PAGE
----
Miconazole interacts with 14-α demethylase, a cytochrome P-450 enzyme necessary to convert lanosterol to ergosterol. As ergosterol is an essential component of the fungal cell membrane, inhibition of its synthesis results in increased cellular permeability causing leakage of cellular contents. Miconazole may also inhibit endogenous respiration, interact with membrane phospholipids, inhibit the transformation of yeasts to mycelial forms, inhibit purine uptake, and impair triglyceride and/or phospholipid biosynthesis.
Miconazole is mainly used externally for the treatment of ringworm including jock itch and athlete's foot. Internal application is used for oral or vaginal thrush (yeast infection). The oral gel may also be used for the lip disorder angular cheilitis.
Check with your doctor as soon as possible if any of the following side effects occur:
Common side effects may include:
Other side effects not
listed may also occur in some patients. If you notice any other effects, check
with your healthcare professional.
Follow all directions on your prescription label. Do not use this medicine in larger or smaller amounts or for longer than recommended.
The usual dose of this medicine is one tablet each morning for 14 days in a row.
Brush your teeth before putting in a buccal tablet. Make sure your hands are dry before handling the tablet.
The miconazole buccal tablet should be placed against your upper gum, just above your incisor tooth. Incisor teeth are located on the right and left sides of your two front teeth.
Place the rounded side of the tablet against your gum. Close your mouth and press your finger gently against the side of your cheek for 30 seconds to make sure the tablet stays in place.
Do not chew or swallow the buccal tablet. Leave it in place until the next morning. Avoid touching or pressing the tablet while it is in place.
You may eat and drink normally while the tablet is in place, but avoid chewing gum.
During the first 6 hours after placing a buccal tablet in your mouth, if the tablet comes loose try putting it back into place. If the tablet won't stay in place, throw it away and put in a new tablet. If you accidentally swallow a tablet within the first 6 hours of wearing time, drink a full glass of water and put in a new tablet.
After the first 6 hours, if a tablet comes loose or you accidentally swallow it, do not put in a new tablet. Wait until the next morning to put in a new tablet.
If any pieces of the tablet remain in your mouth the next morning, rinse your mouth with water before using a new tablet.
Place the new tablet on the side of your upper gum that is opposite from the side you used the day before. Switch sides of your mouth each morning when using a new tablet.
Call your doctor if your symptoms do not improve, or if they get worse.
Store at room temperature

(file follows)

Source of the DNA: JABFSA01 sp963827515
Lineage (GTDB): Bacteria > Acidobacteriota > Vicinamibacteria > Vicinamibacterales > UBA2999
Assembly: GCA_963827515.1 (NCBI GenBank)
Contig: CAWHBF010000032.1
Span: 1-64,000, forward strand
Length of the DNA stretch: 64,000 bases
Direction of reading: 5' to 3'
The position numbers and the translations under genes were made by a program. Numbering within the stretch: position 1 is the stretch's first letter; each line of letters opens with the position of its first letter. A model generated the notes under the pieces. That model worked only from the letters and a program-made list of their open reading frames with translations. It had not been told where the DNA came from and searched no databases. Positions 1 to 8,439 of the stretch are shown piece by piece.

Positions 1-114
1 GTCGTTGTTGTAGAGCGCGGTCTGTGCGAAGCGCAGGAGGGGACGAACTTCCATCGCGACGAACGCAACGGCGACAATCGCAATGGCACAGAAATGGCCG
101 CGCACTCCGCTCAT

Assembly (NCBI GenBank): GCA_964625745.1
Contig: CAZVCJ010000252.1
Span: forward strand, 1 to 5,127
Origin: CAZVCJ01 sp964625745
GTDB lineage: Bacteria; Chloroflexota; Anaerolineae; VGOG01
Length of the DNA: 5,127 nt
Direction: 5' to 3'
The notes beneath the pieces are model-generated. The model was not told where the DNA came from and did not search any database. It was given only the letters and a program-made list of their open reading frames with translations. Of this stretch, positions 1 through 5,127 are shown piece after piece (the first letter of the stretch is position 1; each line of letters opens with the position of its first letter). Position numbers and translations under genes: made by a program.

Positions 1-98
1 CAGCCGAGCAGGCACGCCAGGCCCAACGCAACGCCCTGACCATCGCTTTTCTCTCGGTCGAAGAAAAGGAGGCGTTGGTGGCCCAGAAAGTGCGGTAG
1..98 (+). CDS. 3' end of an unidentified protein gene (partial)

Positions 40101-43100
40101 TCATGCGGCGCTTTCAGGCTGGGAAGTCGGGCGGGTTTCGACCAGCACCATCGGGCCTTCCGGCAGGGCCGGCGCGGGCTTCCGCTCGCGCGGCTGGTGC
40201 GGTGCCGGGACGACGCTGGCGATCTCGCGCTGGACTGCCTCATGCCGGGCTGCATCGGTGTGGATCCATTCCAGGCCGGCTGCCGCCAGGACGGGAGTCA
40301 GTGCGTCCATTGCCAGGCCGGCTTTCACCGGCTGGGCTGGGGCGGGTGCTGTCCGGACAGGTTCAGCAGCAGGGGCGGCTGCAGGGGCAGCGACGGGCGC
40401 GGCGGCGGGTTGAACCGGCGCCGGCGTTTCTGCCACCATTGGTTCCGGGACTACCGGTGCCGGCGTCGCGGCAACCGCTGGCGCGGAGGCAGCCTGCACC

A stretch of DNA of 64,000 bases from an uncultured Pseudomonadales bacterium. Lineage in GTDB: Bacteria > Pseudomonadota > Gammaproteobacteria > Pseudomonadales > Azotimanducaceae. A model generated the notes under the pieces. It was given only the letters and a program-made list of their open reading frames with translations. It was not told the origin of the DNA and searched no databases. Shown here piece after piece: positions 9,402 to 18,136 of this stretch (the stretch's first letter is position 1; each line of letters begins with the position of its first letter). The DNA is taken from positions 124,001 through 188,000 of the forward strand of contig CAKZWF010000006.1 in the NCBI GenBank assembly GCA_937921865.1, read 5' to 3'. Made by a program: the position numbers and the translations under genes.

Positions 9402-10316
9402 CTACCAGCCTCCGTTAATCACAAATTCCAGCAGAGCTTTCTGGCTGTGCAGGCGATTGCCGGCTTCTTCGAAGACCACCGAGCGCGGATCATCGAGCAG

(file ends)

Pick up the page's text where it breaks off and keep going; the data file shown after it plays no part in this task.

away from moisture and heat.
Avoid chewing gum, swishing liquid in your mouth, or hitting the tablet while brushing your teeth.
Avoid wearing an upper denture if it gets in the way of the buccal tablet.
Tell your doctor about all your current medicines and any you start or stop using, especially:
This list is not
complete. Other drugs may interact with miconazole buccal, including
prescription and over-the-counter medicines, vitamins, and herbal products. Not
all possible interactions are listed in this medication guide.
When miconazole is used to treat certain types of fungus infections of the skin, an occlusive dressing (airtight covering, such as kitchen plastic wrap) should not be applied over this medicine. To do so may cause irritation of the skin. Do not apply an occlusive dressing over this medicine unless you have been directed to do so by your doctor.
To help clear up your infection
completely, keep using this medicine for the full time of treatment, even if
your condition has improved. Do not miss any doses.
In deciding to use a medicine, the risks of taking the medicine must be weighed against the good it will do. This is a decision you and your doctor will make. For this medicine, the following should be considered:
Tell your doctor if you have ever had any unusual or allergic reaction to this medicine or any other medicines. Also tell your health care professional if you have any other types of allergies, such as to foods, dyes, preservatives, or animals. For non-prescription products, read the label or package ingredients carefully.
Although there is no specific information comparing use of topical miconazole in children with use in other age groups, this medicine is not expected to cause different side effects or problems in children than it does in adults.
Many medicines have not
been studied specifically in older people. Therefore, it may not be known
whether they work exactly the same way they do in younger adults. Although
there is no specific information comparing use of topical miconazole in the
elderly with use in other age groups, this medicine is not expected to cause
different side effects or problems in older people than it does in younger